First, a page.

Monday, April 9, 2018

Why do Americans continue to be fascinated with the Civil War?

       The Civil War ended more than 150 years ago, but millions of Americans continue to buy books, see movies and attend lectures concerning this period in our history. Thousands of narratives have been written on this conflict, with hundreds on the Battle of Gettysburg alone- and there appears to be no end in sight to this continuing avalanche of material. Why? Perhaps it is because the Civil War truly IS one of the most interesting and thought-provoking times in our heritage,when brother fought against brother, the nation was being ripped apart and this experiment in democracy almost came to an end- but managed to survive despite long odds. 

The American Civil War

       The Civil War began on April 12, 1861 when Confederate soldiers fired upon Federal Fort Sumter in Charleston harbor. The real "break" came months before, when several southern states seceded after the election of Abraham Lincoln in November 1860. South Carolina was the first, followed by others as they attempted to form a new nation devoted to allowing slavery to survive. The abomination of slavery had been around for thousands of years- since Biblical times- but by the 19th century, many nations around the world began reconsidering their support for the atrocious practice. As the economy of the southern states was largely dependent on agriculture- and slaves supplied very inexpensive labor to support those activities- slave-owning plantation owners considered anyone promoting an end to slavery a direct threat to their sovereignty and way of life. Numerous events including those in "bleeding Kansas" pitted slave owners against abolitionists, the result being ever rising tensions as the nation seemed to be veering toward anarchy. Politicians in southern states openly stated their desire to form a separate country where they and their constituents would be free to own slaves- mere chattel, in their view- to pursue the lifestyle they desired. Thousands of abolitionists throughout the country- mainly in the North- felt slavery was a horrific stain on human dignity and had to be ended.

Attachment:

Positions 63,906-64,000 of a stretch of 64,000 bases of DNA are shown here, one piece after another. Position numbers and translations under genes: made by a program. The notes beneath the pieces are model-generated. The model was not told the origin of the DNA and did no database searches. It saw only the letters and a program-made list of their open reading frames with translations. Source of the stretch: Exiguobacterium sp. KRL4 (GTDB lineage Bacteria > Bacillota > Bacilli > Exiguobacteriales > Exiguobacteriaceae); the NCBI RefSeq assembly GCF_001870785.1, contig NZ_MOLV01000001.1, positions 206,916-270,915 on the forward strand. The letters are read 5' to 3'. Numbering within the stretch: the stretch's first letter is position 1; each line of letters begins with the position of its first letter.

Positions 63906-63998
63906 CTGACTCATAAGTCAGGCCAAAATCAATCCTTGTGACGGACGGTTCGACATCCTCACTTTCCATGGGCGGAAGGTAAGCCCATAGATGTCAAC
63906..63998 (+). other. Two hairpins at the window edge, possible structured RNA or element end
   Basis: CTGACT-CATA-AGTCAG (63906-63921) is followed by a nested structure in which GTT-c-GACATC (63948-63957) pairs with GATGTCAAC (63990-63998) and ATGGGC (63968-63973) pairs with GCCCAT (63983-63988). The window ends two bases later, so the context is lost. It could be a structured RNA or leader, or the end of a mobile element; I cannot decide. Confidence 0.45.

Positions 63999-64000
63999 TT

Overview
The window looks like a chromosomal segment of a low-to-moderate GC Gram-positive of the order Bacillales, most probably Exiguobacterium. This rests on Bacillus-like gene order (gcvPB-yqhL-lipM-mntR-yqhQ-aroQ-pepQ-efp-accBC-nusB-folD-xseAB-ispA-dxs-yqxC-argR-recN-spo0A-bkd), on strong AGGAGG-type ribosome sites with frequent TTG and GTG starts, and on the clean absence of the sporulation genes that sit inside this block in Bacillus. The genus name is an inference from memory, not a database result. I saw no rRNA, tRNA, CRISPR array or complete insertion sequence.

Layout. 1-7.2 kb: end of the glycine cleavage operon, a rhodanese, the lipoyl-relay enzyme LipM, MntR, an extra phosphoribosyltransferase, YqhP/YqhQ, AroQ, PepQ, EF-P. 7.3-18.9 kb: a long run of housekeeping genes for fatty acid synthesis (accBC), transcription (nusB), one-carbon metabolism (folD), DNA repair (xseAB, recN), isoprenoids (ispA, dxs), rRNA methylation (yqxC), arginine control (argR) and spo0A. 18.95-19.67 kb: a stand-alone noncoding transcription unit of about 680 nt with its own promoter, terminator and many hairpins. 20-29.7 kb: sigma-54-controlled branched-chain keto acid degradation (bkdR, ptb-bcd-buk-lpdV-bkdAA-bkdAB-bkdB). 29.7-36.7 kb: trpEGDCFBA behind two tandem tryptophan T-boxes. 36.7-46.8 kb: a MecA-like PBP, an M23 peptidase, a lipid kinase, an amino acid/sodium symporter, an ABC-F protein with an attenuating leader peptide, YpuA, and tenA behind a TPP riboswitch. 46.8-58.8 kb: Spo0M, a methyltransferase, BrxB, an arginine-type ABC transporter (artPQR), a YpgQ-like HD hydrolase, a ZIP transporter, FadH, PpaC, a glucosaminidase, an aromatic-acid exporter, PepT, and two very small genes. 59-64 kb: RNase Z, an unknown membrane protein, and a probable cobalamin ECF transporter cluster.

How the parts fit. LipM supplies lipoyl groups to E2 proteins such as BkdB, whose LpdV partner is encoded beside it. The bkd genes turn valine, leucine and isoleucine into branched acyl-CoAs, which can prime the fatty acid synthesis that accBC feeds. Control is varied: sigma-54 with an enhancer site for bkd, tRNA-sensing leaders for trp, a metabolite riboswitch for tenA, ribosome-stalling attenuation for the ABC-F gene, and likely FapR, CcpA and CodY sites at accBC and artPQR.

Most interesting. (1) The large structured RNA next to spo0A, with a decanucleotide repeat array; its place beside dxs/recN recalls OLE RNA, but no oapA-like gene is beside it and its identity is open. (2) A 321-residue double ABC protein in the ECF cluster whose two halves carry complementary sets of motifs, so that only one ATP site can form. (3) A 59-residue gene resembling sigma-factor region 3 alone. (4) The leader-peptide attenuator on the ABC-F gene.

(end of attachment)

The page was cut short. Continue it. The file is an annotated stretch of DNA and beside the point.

The Battle of Fort Sumter which started the Civil War

       When the Confederate States of America was formed, it was a "nation" unlikely to survive. Roughly 90% of the manufacturing capacity of the country was in northern states, as was the bulk of our railroads and telegraph lines. No politicians in the newly formed Confederacy had ever run a Treasury before and few of them had any legal experience writing a Constitution. The shots fired in April 1861 may have seemed like the sounds of freedom to those rebels in Charleston, but little did they know how much misery and mayhem they would portend. The Confederacy did manage to get one of the very best Generals ever to serve in the U.S. Army- Robert E. Lee, who agonized over the decision to fight against his own country. Yet the Confederacy was really doomed from the start with limited money, natural resources and industrial capacity to fight such a conflict. It is astonishing that the Confederacy managed to survive for four years before that slave-owning experiment came to an end.

Dead soldiers on the field of battle at Gettysburg

       By the time Lee decided to surrender- April 9, 1865- the Confederacy was in a shambles, the southern economy ruined, hundreds of millions of dollars of land and equipment damaged or destroyed through the course of the war. Roughly 600,000 persons or 2% of the population was killed during the Civil War; today's equivalent would be more than 6 million people- an unthinkable number. Southern politicians supporting secession likely had little idea that their efforts would not form a new country- but nearly destroy their own way of life. By 1895- 30 years after the war ended- the economic output of just one northern state- New York- equaled the entire economic output of ALL the southern states combined. After the war, northern states thrived as railroads and new technology helped business to boom, new markets to develop and commerce to thrive. By contrast, southern states were merely trying to heal the wounds opened decades before.

Confederate General Robert E. Lee surrenders to Union Ulysses S. Grant at Appomattox

       As we look back on this episode in our history, it is helpful to note that it was not all bad. The 13th, 14th and 15th Amendments to the U.S. Constitution were ratified due to what happened during the Civil War. In the decades following these Amendments, laws allowing blacks to freely live their lives, own businesses and become productive citizens were adopted around the country. Some of the first black representatives in Congress came from southern states, eager to participate in this experiment we call America. So instead of thinking of this period as a disaster, perhaps we should consider a rebirth of freedom, a necessary conflict that produced many great accomplishments which we enjoy today. 

No comments:

Post a Comment